GCSE results have finally rolled in for thousands of students across the UK who have been eagerly awaiting their grades all summer.
Topping the leaderboard once again this year were teens from the Grammar School at Leeds (GSAL), with seven superstar students picking up 10 A* grades.
Tamanna Dasanjh, Mahika Gogi, Sanjana Gunasekaran, Snigdha Mahajan, Nicky Scott, Ripudaman Singh and Harin Wijayathunga all achieved the outstanding feat on 25th August as they ripped open their envelopes.
Snigdha Mahajan said: “I was speechless. I had to stare at the results for a long time before I could believe my eyes.
“This has made my summer.”
Other star performers at the school included Tanaya Maslekar and Bushra Tellisi who both achieved nine A*s and one A grade each.
In all, students notched up a stunning 654 passes at A* which amounts to 36 per cent of grades achieved at GSAL.
Principal Sue Woodroofe said: “I could not be more proud of this year’s GCSE cohort. These results testify to the outstanding achievements of a wonderful group of year 11 students and promise much for their A-level futures.
“I am grateful to staff and parents whose support for, and encouragement of, the children has been first class.”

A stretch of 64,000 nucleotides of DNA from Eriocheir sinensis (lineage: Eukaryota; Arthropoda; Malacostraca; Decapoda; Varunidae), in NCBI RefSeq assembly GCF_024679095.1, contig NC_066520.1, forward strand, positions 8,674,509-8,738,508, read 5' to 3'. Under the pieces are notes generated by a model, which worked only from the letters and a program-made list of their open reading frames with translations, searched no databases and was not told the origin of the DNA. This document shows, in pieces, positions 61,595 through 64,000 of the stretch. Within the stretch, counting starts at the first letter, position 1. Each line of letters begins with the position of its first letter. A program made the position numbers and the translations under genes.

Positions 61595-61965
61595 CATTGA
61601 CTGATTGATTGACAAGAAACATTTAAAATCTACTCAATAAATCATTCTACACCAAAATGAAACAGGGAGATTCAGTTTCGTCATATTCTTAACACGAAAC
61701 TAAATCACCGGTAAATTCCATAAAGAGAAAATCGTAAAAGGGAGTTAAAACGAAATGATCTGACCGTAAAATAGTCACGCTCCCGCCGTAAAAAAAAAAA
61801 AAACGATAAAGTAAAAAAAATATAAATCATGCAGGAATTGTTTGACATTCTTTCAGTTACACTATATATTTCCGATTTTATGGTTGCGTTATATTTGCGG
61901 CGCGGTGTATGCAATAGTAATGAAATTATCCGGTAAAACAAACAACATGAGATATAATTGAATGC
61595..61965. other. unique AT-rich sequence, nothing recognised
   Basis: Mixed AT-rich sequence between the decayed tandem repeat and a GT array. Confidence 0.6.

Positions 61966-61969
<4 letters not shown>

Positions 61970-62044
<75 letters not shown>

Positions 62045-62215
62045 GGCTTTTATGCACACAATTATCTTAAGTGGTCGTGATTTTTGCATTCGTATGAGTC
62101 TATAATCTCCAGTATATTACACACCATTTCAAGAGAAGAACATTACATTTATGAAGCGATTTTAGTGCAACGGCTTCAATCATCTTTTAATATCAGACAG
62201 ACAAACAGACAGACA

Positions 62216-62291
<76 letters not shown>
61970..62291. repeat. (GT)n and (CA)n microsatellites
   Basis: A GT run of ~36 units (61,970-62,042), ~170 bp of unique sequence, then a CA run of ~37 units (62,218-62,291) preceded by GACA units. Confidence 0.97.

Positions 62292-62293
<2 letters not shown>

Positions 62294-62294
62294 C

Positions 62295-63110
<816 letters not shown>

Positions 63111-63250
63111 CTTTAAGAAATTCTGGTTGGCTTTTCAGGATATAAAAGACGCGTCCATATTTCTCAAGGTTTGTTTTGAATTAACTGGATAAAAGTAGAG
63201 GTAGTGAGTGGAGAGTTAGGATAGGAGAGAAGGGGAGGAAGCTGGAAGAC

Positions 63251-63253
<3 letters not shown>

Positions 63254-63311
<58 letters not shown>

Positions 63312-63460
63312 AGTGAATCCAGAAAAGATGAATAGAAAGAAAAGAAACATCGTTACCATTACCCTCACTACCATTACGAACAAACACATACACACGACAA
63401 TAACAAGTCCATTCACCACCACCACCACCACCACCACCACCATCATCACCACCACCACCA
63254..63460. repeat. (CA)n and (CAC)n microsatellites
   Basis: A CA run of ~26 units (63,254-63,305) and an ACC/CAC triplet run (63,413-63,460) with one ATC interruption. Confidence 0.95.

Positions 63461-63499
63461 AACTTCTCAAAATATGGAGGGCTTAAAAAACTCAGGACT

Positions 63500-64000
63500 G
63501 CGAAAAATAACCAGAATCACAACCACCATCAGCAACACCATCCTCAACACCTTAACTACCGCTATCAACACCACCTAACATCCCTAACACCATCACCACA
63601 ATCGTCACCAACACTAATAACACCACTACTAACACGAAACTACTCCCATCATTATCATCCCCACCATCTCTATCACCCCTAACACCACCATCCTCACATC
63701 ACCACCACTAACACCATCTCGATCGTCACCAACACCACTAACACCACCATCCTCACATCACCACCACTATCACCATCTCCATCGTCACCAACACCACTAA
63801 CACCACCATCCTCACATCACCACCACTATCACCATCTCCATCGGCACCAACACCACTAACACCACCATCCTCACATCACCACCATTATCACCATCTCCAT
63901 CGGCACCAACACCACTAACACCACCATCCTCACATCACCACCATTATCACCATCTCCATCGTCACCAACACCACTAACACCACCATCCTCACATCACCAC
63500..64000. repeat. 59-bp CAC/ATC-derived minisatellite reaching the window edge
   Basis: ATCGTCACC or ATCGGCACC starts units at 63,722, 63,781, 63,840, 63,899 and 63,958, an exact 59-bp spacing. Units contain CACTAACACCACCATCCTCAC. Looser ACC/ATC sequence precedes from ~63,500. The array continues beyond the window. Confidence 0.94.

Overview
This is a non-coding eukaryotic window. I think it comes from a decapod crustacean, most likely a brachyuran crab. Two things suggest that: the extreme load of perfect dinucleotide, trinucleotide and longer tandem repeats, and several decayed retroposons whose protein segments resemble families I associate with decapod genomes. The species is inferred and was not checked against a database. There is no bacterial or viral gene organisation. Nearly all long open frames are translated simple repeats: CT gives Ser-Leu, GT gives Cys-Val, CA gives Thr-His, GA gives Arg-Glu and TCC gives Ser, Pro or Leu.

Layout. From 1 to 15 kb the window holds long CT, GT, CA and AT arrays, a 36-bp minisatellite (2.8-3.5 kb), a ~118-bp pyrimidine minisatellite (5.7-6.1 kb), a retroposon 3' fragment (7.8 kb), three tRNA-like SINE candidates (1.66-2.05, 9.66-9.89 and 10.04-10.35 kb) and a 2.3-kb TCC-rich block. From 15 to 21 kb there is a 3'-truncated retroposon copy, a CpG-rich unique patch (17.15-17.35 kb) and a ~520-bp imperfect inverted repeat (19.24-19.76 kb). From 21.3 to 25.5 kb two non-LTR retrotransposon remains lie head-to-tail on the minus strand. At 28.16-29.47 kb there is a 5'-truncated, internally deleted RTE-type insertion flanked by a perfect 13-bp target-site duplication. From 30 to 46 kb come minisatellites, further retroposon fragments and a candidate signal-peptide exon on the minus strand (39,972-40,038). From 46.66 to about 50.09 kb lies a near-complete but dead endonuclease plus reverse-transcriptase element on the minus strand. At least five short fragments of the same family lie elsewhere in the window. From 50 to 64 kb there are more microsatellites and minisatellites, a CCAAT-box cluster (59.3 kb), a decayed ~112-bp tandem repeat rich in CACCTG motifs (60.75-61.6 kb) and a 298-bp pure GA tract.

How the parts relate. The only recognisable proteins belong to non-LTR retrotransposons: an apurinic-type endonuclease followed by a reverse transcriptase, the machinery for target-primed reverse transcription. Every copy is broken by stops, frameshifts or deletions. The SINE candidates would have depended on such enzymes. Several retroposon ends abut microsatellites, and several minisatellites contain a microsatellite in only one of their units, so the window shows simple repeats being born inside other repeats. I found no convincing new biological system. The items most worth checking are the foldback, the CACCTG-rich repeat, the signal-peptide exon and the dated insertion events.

Away from GSAL, another stand-out academic performance was from Bradford-born Wajedur Chowdhury who studies at Bradford Grammar School.
He was awarded six A*s and four A grades at GCSE with his highest scores in French, German, Spanish, Latin and Physics showing off his polyglot potential.
Nationally, according to figures published by the Joint Council for Qualifications on Thursday morning, girls continue to outperform boys at GCSE although grades have fallen across the board.
The figures also show that the gender gap has increased slightly, by 0.5 per cent this summer, with 71.3 per cent of girls’ entries awarded at least a C grade, compared with 62.4 per cent of boys’.
This is the final year in which GCSE results, introduced nearly 30 years ago, will be scored entirely with grades A* to G.
From next summer, pupils will take reformed courses in English language, English literature and maths. These subjects will be marked numerically – from a nine for the top-performing students down to one for those who find the topics challenging.
The changes will be rolled out across a further 17 subjects by the summer of 2018.